We’ve all nervously made changes to a Website while it’s live. No matter how low the traffic, it sometimes feels like defusing a bomb. While people are watching. Here’s a quick tip to make that process a little less nerve-racking in ExpressionEngine.
Let’s say you have a section of your EE site, and you are redesigning the layout of one of the templates. If the changes are small, you can probably do it live and everything will be just fine. However, if there are a bunch of changes, or you need to have it approved before pushing it live, and you aren’t set up with version control (for shame), use this little trick instead.
Essentially, we are simply going to make a duplicate of the template we need to edit, make it so you have to be logged in to see it and make our changes there. Pretty slick, and no third-party modules required.
1. Make a Development Template
Start by making a new template in the same template group as the template you wish to change. Name it something like whatever-development and save it as a file.
2. Copy The HTML from the Existing Template
Open the template you wish to edit, select all and copy the HTML and EE markup into the development template. Save it, and make sure everything is working properly by opening it in a Web browser. Since EE’s URL structure is based on template groups and names, you can just go to /template-group-name/template-name/entry-url. If you can’t find it, just navigate to the live page you are updating and replace the segment of the URL with the template name with the name of your development template.
3. Lock it Down
So, now you have a little sandbox to make your changes in, without messing with the live version. But it is still public. To make it so only those logged into ExpressionEngine can see it, add this at the very top of the template:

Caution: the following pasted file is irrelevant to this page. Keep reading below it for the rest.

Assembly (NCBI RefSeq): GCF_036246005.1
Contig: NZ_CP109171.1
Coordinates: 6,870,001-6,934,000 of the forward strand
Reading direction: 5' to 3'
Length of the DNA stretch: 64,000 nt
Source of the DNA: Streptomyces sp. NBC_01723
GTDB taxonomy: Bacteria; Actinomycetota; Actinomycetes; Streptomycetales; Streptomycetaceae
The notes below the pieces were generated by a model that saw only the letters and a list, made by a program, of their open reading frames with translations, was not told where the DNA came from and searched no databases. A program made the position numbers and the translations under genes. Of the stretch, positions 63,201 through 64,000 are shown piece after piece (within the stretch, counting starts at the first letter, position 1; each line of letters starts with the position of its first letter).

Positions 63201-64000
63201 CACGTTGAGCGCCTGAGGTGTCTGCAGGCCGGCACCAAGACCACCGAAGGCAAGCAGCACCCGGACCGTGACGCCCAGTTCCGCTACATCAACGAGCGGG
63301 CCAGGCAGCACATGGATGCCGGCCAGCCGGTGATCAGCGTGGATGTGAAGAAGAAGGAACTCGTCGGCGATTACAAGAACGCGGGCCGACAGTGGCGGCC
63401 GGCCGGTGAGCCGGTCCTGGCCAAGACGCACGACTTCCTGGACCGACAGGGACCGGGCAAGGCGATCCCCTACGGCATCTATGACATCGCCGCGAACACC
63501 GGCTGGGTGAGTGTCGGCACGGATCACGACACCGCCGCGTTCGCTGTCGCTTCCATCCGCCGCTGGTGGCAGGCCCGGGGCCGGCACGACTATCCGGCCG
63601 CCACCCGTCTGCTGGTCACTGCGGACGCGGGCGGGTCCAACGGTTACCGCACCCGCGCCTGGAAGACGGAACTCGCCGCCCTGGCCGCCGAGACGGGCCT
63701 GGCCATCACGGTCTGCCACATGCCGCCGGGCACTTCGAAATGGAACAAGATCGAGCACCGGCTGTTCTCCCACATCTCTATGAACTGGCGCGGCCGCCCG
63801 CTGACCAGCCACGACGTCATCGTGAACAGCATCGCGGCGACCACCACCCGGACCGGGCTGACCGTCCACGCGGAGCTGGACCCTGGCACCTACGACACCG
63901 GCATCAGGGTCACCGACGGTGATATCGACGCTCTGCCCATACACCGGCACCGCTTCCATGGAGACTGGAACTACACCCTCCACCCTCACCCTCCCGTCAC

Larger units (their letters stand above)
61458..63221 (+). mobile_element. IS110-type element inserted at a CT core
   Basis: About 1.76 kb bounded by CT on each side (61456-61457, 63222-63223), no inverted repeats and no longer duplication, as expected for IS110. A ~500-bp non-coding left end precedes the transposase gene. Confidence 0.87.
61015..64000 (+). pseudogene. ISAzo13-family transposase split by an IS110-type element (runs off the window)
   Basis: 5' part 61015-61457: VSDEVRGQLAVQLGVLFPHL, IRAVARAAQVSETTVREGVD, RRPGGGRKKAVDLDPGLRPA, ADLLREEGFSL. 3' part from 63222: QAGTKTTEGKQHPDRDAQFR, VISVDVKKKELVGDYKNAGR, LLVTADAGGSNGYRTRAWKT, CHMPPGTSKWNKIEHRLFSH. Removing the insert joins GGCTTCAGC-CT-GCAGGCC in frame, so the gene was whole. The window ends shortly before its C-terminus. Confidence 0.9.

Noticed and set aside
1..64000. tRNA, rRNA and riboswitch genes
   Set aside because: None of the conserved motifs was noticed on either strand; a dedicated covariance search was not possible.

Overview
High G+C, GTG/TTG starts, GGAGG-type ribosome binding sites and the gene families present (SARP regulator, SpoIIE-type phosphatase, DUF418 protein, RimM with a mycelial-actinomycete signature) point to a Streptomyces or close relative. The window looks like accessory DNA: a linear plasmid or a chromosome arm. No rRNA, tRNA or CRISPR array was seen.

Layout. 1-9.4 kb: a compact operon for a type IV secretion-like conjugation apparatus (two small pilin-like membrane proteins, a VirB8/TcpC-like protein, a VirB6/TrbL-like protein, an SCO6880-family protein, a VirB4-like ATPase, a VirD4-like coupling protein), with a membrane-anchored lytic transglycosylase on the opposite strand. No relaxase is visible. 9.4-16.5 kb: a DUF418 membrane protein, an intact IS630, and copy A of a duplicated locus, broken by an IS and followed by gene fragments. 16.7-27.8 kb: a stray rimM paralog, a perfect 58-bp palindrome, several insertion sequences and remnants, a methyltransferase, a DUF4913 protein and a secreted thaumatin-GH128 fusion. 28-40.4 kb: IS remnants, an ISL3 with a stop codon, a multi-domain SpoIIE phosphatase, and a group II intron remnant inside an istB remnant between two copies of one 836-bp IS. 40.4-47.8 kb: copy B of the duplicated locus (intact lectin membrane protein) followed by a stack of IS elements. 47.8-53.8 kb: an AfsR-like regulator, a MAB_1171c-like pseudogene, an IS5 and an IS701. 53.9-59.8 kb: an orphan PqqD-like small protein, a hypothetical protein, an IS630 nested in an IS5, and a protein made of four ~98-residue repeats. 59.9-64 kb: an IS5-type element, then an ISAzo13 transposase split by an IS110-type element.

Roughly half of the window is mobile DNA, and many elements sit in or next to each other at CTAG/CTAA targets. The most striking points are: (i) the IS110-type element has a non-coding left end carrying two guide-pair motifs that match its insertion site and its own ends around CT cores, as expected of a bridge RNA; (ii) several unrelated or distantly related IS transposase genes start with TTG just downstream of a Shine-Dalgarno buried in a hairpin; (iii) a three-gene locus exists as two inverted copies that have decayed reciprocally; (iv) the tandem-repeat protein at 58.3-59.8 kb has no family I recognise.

Now, if a user that isn’t logged in tries to access this template, they will be redirected to the root level of that channel. The redirect can actually be any URL within this Website.
3.1. Bonus Redirect
If you want to get real fancy, and make it so your client, when logged in, sees that page when they access it as they normally would (without having to type in the special URL), add a redirect on the live template page. You will also have to add a URL title at the end of the redirect, so that it returns a post. The simple way is to make that a single entry, so in the case of a blog with multiple entries sharing the same template, the same one would always get returned. If you wanted, you could send the URL title of the desired entry so it would pull the correct one.
Now, users who are logged in will automatically get sent to the development page, while the rest of the world will see the original template like normal.
4. Don’t Break Styles
You will probably have CSS changes to make as well. In order to avoid overwriting styles and breaking things on the public side of the site, you can add a new stylesheet conditionally based on URL segment in your header include:
Alternatively, you could add a class to the wrapper of your development template. Either way will work fine, your call.
5. Edit Away!
No explanation needed, just do your thing. No one will know! When it’s time to make your changes live, just (backup) copy and paste the updates in the live template, and replace the CSS in the main stylesheet as needed.